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Don’t Fail to Keep Trees Hydrated During Nut Maturity/Shuck Split

We were fortunate to dodge a bullet in the form of Hurricane Ian. Before the storm track began to take a more definite shape, growers turned off irrigation in their orchards, whcih was the right thing to do. But, it has been and continues to be extremely dry. The forecast looks pretty much the same for at least the next week. Even though the kernels have filled and the crop is about made, it is vitally important with the crop load on most trees out there to continue running irrigation until you are 5-7 days away from shaking the tree in order to ensure normal shuck split and avoid problems.

I have seen some shuck decline already in a few orchards. Though our temperatures are expected to be no higher than the mid-high 80’s over the next week, conditions are dry enough to lead to delays in shuck split and shuck decline with no irrigation. Shuck decline results from tree stress primarily related to overloaded trees and dry soil conditions after kernel filling is complete. Fungal organisms that cause anthracnose jump onto these nuts after the damage is done.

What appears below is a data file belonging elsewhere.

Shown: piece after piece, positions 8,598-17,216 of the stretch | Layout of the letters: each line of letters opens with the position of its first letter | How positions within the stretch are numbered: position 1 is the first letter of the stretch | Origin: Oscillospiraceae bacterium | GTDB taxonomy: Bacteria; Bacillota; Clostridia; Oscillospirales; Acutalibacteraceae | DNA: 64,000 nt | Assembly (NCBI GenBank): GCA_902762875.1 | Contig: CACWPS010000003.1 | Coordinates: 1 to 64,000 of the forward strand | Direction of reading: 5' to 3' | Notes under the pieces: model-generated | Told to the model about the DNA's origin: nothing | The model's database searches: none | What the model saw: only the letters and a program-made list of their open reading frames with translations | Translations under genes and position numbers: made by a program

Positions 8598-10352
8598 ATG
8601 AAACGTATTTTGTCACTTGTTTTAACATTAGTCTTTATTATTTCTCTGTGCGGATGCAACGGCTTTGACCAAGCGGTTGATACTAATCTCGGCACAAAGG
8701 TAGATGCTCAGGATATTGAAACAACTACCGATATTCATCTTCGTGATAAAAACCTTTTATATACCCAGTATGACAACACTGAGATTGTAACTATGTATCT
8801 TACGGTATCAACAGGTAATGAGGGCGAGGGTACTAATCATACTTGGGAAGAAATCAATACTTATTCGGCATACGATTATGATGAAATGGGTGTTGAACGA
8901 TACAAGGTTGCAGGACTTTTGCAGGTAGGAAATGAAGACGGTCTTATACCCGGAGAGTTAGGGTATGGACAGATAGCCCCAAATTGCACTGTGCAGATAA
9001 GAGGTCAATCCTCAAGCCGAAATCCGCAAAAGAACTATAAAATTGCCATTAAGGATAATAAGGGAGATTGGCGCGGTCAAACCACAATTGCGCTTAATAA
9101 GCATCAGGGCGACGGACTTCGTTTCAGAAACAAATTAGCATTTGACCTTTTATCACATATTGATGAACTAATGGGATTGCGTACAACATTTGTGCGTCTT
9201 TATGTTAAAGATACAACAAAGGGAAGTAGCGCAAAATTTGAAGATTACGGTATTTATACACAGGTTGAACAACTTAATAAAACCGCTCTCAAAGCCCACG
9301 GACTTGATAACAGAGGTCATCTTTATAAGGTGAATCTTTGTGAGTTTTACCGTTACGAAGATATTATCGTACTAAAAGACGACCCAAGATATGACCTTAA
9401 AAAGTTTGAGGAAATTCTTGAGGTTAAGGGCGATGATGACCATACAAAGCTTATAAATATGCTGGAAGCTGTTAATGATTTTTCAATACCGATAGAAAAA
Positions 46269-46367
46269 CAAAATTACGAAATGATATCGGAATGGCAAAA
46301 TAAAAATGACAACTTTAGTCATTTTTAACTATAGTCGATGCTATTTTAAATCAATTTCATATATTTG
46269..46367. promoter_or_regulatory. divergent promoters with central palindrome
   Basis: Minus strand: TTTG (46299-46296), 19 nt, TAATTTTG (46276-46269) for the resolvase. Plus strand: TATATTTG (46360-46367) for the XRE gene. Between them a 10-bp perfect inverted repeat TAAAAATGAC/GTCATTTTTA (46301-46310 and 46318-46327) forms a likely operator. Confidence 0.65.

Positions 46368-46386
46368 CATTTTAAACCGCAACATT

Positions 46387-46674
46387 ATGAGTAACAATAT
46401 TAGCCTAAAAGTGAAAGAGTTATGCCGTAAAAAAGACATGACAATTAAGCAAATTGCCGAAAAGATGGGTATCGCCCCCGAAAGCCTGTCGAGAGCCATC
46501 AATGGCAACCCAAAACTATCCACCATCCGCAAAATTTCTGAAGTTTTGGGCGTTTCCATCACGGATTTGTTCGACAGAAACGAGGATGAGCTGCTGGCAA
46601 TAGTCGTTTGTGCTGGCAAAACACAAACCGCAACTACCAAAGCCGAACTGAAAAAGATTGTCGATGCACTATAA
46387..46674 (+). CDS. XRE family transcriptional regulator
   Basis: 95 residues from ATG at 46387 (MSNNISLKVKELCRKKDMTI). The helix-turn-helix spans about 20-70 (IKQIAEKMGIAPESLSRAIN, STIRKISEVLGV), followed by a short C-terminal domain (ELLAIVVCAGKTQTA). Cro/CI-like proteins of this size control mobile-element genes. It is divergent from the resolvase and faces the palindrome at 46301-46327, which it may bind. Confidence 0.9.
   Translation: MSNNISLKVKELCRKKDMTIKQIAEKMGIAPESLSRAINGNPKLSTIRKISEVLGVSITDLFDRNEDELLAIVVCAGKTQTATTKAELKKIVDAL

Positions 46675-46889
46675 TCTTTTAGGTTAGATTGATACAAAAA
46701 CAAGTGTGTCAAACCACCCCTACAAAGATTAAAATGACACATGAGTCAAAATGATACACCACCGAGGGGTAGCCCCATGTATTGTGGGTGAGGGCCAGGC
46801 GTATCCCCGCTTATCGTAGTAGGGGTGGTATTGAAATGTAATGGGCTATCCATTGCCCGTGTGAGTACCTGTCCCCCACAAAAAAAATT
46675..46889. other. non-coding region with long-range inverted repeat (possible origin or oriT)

Shuck Decline

If soils remain dry and we get some humidity, with temperatures warming up into the 90’s we could also begin to see some sprouting and embryo rot. By continuing to irrigate you promote shuck split and minimize this problem if conditions do arrive. Adequate water is required for the shuck dehiscence process to take place properly. Continue irrigating at 50-60% of full capacity until you are a week or so away form shaking trees for harvest.

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About Lenny Wells

I am a Professor of Horticulture and Extension Horticulture Specialist for pecans at the University of Georgia. My research and extension programs focus on practical cultural management strategies that help to enhance the economic and environmental sustainability of pecan production in Georgia.